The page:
Nevertheless session zero provides a perfect opportunity to begin forming an adventuring party before a campaign starts in earnest. This section shares a great insight as well by mentioning shared backgrounds. This foundation of character creation covers what characters did prior to the adventuring life and makes a wonderful connection. On an individual level background includes characters’ personality traits, which is one of the resources for social interaction and an invaluable tool for Dungeon Masters. Backgrounds tie characters to the world and create a collaborative space between DMs and players. For example guild artisans are members of an artisan’s guild (duh) so what’s that like? Many backgrounds encourage players to work with their DM to develop these things. Make your backgrounds mean something!
I absolutely love the section on party formation here, which explains a DM’s role in letting players build the characters they want and helping them come up with explanations for how the group comes together. Forming connections between characters is perhaps the most worthwhile activity players can do. Characters face deadly danger and extraordinary circumstances together and developing bonds between them makes their adventures have meaning! The book provides several examples for these connections including group patrons (covered elsewhere in the book) as well as a handy Party Origin table to let the dice decide.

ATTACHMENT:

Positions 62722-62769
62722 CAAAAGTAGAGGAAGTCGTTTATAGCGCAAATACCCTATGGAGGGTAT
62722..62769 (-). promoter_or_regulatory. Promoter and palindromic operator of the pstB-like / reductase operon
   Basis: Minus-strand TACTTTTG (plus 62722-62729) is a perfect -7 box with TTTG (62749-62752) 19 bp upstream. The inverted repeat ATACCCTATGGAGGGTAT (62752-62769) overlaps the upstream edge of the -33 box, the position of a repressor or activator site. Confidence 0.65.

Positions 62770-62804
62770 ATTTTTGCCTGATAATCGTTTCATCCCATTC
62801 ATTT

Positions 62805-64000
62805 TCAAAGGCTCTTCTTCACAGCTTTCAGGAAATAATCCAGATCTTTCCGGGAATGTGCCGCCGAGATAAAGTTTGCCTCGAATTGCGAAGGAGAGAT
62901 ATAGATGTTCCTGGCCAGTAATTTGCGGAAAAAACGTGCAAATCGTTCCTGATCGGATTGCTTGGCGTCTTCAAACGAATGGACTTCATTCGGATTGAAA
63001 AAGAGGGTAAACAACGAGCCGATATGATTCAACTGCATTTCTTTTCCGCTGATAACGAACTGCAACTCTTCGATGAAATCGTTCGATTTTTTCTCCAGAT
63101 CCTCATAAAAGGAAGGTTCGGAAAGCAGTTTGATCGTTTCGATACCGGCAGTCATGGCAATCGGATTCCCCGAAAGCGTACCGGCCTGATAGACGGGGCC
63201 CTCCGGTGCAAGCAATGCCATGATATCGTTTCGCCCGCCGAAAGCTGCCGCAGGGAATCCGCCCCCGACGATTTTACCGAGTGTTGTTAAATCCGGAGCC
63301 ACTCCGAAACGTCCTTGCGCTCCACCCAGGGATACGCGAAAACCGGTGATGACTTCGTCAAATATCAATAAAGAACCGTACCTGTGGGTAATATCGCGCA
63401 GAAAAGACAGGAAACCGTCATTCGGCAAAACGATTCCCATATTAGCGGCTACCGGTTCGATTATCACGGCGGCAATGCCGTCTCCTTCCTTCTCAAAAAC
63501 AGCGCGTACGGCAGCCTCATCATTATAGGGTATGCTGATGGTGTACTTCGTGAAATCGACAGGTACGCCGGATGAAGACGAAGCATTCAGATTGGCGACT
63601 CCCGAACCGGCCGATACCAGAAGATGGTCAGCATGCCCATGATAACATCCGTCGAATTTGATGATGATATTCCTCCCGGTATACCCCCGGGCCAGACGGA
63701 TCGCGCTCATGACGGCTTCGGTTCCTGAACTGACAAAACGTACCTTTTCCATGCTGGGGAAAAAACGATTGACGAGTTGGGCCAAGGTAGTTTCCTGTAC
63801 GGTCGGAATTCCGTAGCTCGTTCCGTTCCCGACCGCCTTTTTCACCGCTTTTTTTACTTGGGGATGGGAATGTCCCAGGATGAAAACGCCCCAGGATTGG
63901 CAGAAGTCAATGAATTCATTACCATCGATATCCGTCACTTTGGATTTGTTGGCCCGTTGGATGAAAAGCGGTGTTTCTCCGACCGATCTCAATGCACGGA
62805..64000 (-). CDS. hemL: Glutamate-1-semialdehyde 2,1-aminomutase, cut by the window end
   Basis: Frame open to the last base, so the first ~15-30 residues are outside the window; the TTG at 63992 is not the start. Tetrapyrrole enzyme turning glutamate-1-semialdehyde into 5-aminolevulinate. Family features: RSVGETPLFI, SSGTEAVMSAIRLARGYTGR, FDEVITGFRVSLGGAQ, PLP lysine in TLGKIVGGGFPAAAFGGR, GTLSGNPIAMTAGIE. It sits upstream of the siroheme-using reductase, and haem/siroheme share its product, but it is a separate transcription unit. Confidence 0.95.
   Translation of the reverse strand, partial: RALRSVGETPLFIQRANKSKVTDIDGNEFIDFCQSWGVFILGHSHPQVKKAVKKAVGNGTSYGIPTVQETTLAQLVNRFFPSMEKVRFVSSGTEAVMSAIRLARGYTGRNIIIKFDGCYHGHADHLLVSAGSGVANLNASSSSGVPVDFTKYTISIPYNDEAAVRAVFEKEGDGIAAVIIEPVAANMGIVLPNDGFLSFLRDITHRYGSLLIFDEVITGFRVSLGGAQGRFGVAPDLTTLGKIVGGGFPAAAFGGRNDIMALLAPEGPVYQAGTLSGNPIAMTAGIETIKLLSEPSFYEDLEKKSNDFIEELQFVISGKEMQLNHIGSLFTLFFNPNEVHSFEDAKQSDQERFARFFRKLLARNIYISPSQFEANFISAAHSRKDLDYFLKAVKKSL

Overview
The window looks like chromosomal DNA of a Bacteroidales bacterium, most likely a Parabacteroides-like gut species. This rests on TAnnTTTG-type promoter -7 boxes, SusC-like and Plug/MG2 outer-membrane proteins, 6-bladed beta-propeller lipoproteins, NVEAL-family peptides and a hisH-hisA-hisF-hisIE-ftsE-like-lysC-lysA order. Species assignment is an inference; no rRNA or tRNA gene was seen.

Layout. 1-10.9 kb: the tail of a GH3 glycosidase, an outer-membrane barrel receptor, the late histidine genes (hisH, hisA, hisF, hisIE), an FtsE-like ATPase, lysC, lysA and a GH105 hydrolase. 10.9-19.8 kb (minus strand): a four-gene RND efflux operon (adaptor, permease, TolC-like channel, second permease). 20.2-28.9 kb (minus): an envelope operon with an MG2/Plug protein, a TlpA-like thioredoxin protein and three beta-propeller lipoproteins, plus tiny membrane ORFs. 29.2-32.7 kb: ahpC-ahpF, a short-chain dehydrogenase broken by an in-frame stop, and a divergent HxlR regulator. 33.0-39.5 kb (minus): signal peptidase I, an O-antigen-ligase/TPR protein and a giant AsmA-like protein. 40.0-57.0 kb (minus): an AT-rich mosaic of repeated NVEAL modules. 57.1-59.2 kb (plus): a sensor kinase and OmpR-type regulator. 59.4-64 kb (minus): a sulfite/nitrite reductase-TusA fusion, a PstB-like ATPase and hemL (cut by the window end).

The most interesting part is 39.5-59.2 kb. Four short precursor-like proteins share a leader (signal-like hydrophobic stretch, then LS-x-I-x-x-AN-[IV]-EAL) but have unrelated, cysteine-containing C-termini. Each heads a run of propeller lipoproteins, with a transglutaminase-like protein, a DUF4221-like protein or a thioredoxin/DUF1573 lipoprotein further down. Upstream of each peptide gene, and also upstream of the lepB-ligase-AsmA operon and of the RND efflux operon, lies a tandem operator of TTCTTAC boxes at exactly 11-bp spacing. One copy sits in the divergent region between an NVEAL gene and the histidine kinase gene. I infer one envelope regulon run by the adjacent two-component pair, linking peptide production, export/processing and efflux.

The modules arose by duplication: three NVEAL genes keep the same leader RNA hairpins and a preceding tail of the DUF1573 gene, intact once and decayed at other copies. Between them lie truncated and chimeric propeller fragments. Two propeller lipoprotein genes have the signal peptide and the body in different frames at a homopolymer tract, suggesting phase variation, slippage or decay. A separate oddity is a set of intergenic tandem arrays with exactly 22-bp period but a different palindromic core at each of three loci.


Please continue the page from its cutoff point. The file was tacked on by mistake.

One last part of this section addresses running a game for one player. It’s very brief and points you to sidekicks. This is another super useful 5E D&D option presented in Tasha’s Cauldron of Everything.
A 5E D&D group can work together all they want to create new characters and develop their connections but when the rubber hits the road this part of session zero keeps the ride from screeching to an unfun halt. A discussion about the kind of experience players hope for along with boundaries for the content of the campaign makes a tremendous impact.
The basis for a social contract is respect. This is a time to make it clear the shared game you’re all about to participate in aims to be fun, fair and tailored to the players and their characters. It establishes the role of the DM and players in terms of arbitration of rules, making sure everyone has opportunities to contribute and shine plus how to handle violations of the agreed upon social contract. The book touches lightly on safety tools like anonymity and content limits. For more resources like this you can check out the TTRPG Safety Toolkit here.